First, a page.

[ALERT] New Fileless, Code-injecting Ransomware Bypasses Antivirus


  • Vendor

    alt textSecurity researchers have discovered a new fileless ransomware in the wild, which injects malicious code into a legitimate system process (svchost.exe) on a targeted system and then self-destructs itself in order to evade detection by antivirus.

    The nasty has been called SOREBRECT and unlike more generic "spray-and-pray" ransomware, it has been designed to specifically target enterprise systems in various industries.

    SOREBRECT also takes pains to delete the infected system’s event logs and other artifacts that can provide forensic information such as files executed on the system, including their timestamps. These deletions deter analysis and prevent SOREBRECT’s activities from being traced.

    This malicious code, after it has taken control of the machine, uses Microsoft’s Sysinternals PsExec command-line utility to encrypt files. I am sure that Mark Russinovich is not happy about this!

    Why PsExec?

    “PsExec can enable attackers to run remotely executed commands, instead of providing and using an entire interactive login session, or manually transferring the malware into a remote machine, like in RDPs,” Trend Micro says.

    SOREBRECT Also Encrypts Network Shares

    SOREBRECT also scans the local network for other connected computers with open shares and locks files available on them as well. “If the share has been set up such that anyone connected to it has read-and-write access to it, the share will also be encrypted,” researchers say.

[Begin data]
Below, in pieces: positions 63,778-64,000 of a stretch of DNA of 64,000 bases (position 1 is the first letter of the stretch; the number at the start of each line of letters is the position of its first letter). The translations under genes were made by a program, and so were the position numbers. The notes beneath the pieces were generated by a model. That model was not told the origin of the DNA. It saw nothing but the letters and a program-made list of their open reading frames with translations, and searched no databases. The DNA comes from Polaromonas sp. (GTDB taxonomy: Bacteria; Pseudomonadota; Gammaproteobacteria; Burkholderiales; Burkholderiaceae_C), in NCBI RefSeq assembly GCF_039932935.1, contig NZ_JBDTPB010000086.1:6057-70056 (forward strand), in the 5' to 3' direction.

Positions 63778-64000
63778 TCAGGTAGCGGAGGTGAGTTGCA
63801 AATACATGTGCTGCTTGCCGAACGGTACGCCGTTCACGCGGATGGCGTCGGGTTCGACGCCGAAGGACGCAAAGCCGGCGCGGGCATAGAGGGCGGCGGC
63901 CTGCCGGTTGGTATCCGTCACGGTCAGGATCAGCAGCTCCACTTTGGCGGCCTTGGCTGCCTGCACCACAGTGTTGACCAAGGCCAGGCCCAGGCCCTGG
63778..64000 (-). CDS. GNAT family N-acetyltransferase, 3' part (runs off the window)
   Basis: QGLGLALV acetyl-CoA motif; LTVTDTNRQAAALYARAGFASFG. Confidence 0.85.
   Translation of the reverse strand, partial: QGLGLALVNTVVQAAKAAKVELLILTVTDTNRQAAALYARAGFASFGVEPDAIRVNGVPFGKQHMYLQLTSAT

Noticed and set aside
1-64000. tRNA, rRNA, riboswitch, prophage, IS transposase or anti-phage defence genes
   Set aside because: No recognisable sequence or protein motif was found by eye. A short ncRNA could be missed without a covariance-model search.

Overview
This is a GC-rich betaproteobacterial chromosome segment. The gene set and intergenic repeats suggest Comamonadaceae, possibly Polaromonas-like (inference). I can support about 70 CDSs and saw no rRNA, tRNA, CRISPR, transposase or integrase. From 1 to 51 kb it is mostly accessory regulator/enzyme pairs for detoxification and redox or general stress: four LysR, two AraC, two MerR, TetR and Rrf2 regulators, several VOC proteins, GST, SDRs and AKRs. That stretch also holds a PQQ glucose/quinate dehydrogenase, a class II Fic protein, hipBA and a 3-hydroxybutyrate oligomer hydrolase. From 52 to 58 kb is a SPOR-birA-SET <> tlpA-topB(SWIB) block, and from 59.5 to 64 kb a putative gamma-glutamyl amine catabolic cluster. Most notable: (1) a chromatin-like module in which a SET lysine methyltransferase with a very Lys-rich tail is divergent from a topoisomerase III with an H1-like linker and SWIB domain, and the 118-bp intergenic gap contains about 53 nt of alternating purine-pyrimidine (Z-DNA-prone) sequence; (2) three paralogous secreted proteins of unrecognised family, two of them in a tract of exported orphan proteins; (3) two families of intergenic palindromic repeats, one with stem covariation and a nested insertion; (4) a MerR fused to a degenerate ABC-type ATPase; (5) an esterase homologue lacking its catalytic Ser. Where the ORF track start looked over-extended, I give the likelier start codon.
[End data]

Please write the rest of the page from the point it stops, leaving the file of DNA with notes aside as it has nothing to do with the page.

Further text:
In addition, SOREBRECT uses the Tor network protocol in an attempt to anonymize its communication with its command-and-control (C&C) server, just like almost every other malware.

    Sorebrect Ransomware Spreads Worldwide

    According to Trend Micro, Sorebrect was initially targeting Middle Eastern countries like Kuwait and Lebanon, but from last month, this threat has started infecting people in Canada, China, Croatia, Italy, Japan, Mexico, Russia, Taiwan, and the U.S.

    This is not the first time when researchers have come across Fileless malware. Two months ago, Cisco's Talos researchers discovered a DNSMessenger attack that was completely fileless and used DNS TXT messaging capabilities to compromise systems.

    In February, Kaspersky researchers also discovered fileless malware that resided solely in the memory of the compromised computers, which was found targeting banks, telecommunication companies, and government organizations in 40 countries.

    Fileless malware is much harder to detect by antivirus than malware that first lies down a file on disk, and then does its dirty work. Kaspersky said: ""Unfortunately the use of common tools combined with different tricks makes detection very hard. In fact, detection of this attack would be possible in RAM, network and registry only."

    What To Do About It

    Below the best practices for securing your systems and network against SOREBRECT suggested by TrendMicro.

    • Restrict user write permissions

    • Limit privilege for PsExec

    • Back up files

    • Keep the system and network updated

    • Deploy multilayered security mechanisms

    • Foster a cybersecurity-aware workforce.

    Trend Micro advised: "User education and awareness helps improve everyone’s security posture. Like other malware, ransomware’s points of entry is typically through email and malicious downloads or domains. Organizations should conduct regular training to ensure that employees have a solid understanding of company security policy, procedure, and best practices."

    We could not agree more. You need defense-in-depth and a human firewall as your last line of defense. Here is a free job-aid for your employees. It's a single page with the 22 Social Engineering Red Flags. They can print it and pin it to their wall. This is a link to a PDF that is hosted at HubSpot, where our website lives:

    https://cdn2.hubspot.net/hubfs/241394/Knowbe4-May2015-PDF/SocialEngineeringRedFlags.pdf?

    Warm regards, Stu



  • Although this method of infection isn't new at all (I've played with it during some Webinar/Demo a year ago or something like that), using it with ransomware is the first I've seen!

    Thanks for the info!


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